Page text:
Online and Off the Record

Washington State's Vast Internet Gun Market

July 31, 2017

Using data from ads that were publicly posted on major Washington websites where guns are bought and sold, this five-month undercover investigation attempted to determine just how many people were put in danger by gaps in Washington state’s gun laws, and the results are deeply concerning.

Executive Summary

Monique Williams did not have to die.

She was 29 years old, working as a nurse in the Tri-Cities areas of Washington, and dating Aaron Joe Newport.

There were indications Newport was dangerous. He had been briefly married to another woman and when his wife separated from him, he broke into her house, raped and threatened to kill her. Ultimately convicted of domestic violence assault, he was prohibited from buying firearms under both state and federal law.State of Washington v. Newport, No. 07-48149 (Super. Ct. Dec. 22, 2007).

According to one of Newport’s friends, he did try to buy a gun again from a licensed dealer — but the dealer conducted a background check, discovered Newport was prohibited, and denied the sale. The system worked: as a domestic abuser, Newport posed an elevated danger with a firearm, and the background check efficiently screened him from getting one.

But the system is flawed by a fatal loophole, and Newport knew it. Federal law requires licensed gun dealers to conduct background checks, but individuals selling guns in “private,” unlicensed sales — often online or at gun shows —  are exempt. This allows criminals and other dangerous people to buy guns with no background check, no paperwork, no questions asked.

With the click of a mouse, Newport went online and found a .40 caliber Springfield XD handgun listed by an unlicensed seller. According to a friend who accompanied him, Newport arranged to meet the seller in a parking lot, where he bought the gun with cash and without a background check.Pasco Police Department, State of Washington, Incident/Investigation Report no. 14-19727 (Pasco, WA: 19 May 2007).

There were no witnesses to how it ended. On May 13, 2014, Williams left her relationship with Newport. The police speculated that some time the following weekend, Newport broke into her house through the dog door, assaulted her, and shot her in the head before taking his own life.

It is clear that the online sales loophole in the gun background check system failed Williams. But until now, it has not been clear how many other Washington residents the system is endangering. Using data from ads that were publicly posted on major Washington websites where guns are bought and sold, this five-month undercover investigation attempts to answer that question, and the results are deeply concerning:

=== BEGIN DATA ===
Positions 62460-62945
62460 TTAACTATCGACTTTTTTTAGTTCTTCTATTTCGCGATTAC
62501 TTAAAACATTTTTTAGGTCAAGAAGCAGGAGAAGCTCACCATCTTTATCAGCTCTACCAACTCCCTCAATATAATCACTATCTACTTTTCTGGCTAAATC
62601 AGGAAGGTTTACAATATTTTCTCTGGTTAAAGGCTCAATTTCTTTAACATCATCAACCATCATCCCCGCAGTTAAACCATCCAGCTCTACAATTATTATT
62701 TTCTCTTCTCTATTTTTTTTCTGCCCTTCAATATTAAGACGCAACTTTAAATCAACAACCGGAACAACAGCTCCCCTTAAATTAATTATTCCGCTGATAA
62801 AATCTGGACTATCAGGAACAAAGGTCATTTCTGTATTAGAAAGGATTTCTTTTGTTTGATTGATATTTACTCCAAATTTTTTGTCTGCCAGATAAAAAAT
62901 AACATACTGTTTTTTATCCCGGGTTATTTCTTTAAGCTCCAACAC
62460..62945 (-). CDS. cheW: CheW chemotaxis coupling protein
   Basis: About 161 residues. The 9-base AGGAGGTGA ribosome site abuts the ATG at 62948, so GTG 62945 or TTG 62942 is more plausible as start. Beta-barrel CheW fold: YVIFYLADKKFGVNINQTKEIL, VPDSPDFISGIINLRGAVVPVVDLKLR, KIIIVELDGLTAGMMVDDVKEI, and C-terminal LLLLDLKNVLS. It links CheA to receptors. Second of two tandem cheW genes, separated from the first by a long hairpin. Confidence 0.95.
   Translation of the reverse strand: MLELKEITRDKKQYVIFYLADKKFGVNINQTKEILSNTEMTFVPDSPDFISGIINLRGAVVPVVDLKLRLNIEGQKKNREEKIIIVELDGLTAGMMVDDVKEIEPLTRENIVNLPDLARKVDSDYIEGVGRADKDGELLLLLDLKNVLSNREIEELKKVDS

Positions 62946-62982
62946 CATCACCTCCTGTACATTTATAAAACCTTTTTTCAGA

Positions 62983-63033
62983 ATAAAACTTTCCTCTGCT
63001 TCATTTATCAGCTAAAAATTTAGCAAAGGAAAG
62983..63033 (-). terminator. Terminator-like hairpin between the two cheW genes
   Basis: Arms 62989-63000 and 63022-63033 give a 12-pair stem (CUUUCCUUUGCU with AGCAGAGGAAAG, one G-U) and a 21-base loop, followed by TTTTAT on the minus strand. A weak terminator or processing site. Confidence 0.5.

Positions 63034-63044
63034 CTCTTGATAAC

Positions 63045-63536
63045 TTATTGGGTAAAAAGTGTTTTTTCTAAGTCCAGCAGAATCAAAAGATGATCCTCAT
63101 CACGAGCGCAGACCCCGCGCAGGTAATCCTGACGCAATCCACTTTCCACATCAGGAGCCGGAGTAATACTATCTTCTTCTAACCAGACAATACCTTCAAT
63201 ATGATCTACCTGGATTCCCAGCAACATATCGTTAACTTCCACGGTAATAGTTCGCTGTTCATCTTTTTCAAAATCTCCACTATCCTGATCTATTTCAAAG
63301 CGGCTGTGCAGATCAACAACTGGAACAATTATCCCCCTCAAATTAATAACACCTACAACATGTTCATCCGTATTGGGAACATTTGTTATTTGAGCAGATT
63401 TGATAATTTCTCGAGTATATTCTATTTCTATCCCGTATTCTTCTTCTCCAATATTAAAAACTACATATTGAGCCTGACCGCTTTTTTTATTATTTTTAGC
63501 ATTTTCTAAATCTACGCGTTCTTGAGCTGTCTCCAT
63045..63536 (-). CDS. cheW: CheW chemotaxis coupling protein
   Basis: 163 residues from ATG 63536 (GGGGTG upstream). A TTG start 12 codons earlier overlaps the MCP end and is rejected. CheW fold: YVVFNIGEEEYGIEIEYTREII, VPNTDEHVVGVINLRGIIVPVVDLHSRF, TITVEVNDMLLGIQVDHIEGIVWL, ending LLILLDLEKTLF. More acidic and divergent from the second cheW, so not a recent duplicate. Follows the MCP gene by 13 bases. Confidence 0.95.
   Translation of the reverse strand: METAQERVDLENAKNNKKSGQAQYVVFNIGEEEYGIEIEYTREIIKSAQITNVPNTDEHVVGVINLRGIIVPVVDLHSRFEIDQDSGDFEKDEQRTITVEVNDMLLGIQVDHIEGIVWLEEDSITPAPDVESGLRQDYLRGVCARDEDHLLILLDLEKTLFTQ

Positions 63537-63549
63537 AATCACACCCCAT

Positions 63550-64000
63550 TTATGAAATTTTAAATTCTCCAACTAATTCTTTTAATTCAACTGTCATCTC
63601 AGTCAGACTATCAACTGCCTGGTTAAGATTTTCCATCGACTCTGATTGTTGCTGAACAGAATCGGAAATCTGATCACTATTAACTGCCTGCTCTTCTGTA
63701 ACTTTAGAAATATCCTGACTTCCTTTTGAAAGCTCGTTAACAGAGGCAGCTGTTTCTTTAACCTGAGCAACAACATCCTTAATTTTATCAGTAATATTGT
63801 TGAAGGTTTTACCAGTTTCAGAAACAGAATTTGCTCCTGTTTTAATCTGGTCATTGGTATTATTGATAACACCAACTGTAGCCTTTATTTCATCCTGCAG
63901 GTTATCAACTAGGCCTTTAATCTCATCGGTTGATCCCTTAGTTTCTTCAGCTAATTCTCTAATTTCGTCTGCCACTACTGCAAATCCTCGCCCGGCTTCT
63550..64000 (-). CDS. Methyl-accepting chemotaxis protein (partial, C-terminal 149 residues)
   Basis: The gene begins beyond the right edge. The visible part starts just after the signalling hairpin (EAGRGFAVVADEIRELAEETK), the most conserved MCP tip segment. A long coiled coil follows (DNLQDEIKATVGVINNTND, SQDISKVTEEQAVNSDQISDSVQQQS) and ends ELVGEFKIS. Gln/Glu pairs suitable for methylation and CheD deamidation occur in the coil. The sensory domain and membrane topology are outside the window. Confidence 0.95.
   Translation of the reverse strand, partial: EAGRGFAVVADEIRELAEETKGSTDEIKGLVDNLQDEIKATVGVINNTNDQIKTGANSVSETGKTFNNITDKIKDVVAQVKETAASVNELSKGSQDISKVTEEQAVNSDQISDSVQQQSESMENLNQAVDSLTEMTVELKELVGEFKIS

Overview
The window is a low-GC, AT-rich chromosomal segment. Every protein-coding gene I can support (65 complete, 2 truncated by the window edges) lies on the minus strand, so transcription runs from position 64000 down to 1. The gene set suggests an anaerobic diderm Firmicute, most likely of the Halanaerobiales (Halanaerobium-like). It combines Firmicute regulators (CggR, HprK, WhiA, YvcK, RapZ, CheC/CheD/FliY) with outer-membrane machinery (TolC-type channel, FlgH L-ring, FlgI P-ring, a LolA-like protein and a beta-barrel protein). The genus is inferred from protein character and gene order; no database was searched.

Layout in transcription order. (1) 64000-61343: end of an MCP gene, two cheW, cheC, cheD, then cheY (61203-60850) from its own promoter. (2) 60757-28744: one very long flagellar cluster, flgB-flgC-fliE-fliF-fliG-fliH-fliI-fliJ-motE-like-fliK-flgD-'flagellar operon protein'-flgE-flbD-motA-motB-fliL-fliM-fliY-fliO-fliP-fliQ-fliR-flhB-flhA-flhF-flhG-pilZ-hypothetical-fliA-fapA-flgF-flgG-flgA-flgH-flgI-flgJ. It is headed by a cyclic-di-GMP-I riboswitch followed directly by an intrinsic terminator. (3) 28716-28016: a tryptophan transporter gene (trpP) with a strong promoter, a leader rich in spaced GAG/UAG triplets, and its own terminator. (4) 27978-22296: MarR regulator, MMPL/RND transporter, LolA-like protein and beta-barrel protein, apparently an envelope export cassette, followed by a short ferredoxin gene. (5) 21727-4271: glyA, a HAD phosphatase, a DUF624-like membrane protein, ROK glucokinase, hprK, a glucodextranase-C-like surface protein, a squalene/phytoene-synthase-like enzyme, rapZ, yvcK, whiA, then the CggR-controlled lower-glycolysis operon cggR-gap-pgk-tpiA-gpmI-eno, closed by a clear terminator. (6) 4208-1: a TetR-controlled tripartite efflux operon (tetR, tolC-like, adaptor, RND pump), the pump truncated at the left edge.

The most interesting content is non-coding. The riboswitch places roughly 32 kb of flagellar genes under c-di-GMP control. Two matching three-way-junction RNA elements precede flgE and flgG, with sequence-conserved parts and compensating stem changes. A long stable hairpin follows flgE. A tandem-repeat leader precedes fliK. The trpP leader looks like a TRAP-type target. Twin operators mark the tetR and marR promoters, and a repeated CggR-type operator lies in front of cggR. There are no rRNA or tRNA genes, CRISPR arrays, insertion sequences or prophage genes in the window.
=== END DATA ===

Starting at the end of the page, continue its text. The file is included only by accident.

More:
• Each year, more than forty thousand guns are posted for sale by unlicensed sellers on just five websites in Washington, no background check required.
  • Criminals are flocking to this market to evade the background check system and arm themselves. Nearly 1 in 10 people seeking a firearm in an online unlicensed sale in Washington is prohibited from possessing a gun — including people charged with rape, domestic abusers, and people convicted of assaulting police officers.

It is too late to save Monique Williams’ life, but her story can save others. Extending the background check system to ensure that unlicensed sales are subject to a background checks will help prevent convicted felons and domestic abusers from buying guns with no questions asked.

Introduction: Preventing Dangerous People from Getting Guns

Federal law prohibits certain narrow classes of dangerous people from possessing guns, including felons, people convicted of misdemeanor acts of domestic violence, and the severely mentally ill. And with good reason: when prohibited people obtain guns, they pose an elevated danger to the public.

Prohibited people who obtain guns are responsible for a disproportionate share of firearm crime. Of people incarcerated in state prisons for firearm crimes, nearly half were prohibited from obtaining guns before their offense.Katherine A. Vittes, Jon S. Vernick, and Daniel W. Webster, “Legal Status and Source of Offenders’ Firearms in States with the Least Stringent Criteria for Gun Ownership,” Injury Prevention, June 23, 2012, doi:10.1136/injuryprev-2011-040290. Domestic abusers who acquire guns represent an especially potent threat. When a domestic abuser has access to a firearm, his partner’s risk of being murdered rises fivefold.Jacqueline C. Campbell, Daniel Webster, and Jane Koziol-McLain, “Risk Factors for Femicide in Abusive Relationships: Results from a Multisite Case Control Study,” American Journal of Public Health 93, no. 7 (July 2003).

Law enforcement are among the groups that pay the highest price for weak gun laws. In Washington, prohibited people who obtained guns were responsible for 61 percent of law enforcement gun murders over the last thirty years, an Everytown analysis of FBI data has shown.“Officers Down: The Loophole That’s Killing Cops in Washington,”Everytown for Gun Safety, available at

Federal law requires licensed dealers to conduct an instant background check on every prospective gun buyer. The National Instant Criminal Background Check System (NICS) was established in 1998 to block gun sales to dangerous people. The checks take just minutes to complete, and each year millions of lawful gun purchasers complete them without incident.

Tens of thousands of prohibited people also attempt to buy guns from dealers, and the system effectively denies those sales. Since its inception, the background check system has blocked more than 40,000 gun sales to prohibited people in Washington, including over 6,000 gun sales to people convicted of domestic violence crimes or subject to restraining orders, an Everytown analysis of data from the FBI has shown.“40,976 Reasons to Expand Background Checks in Washington State,” Everytown for Gun Safety, available at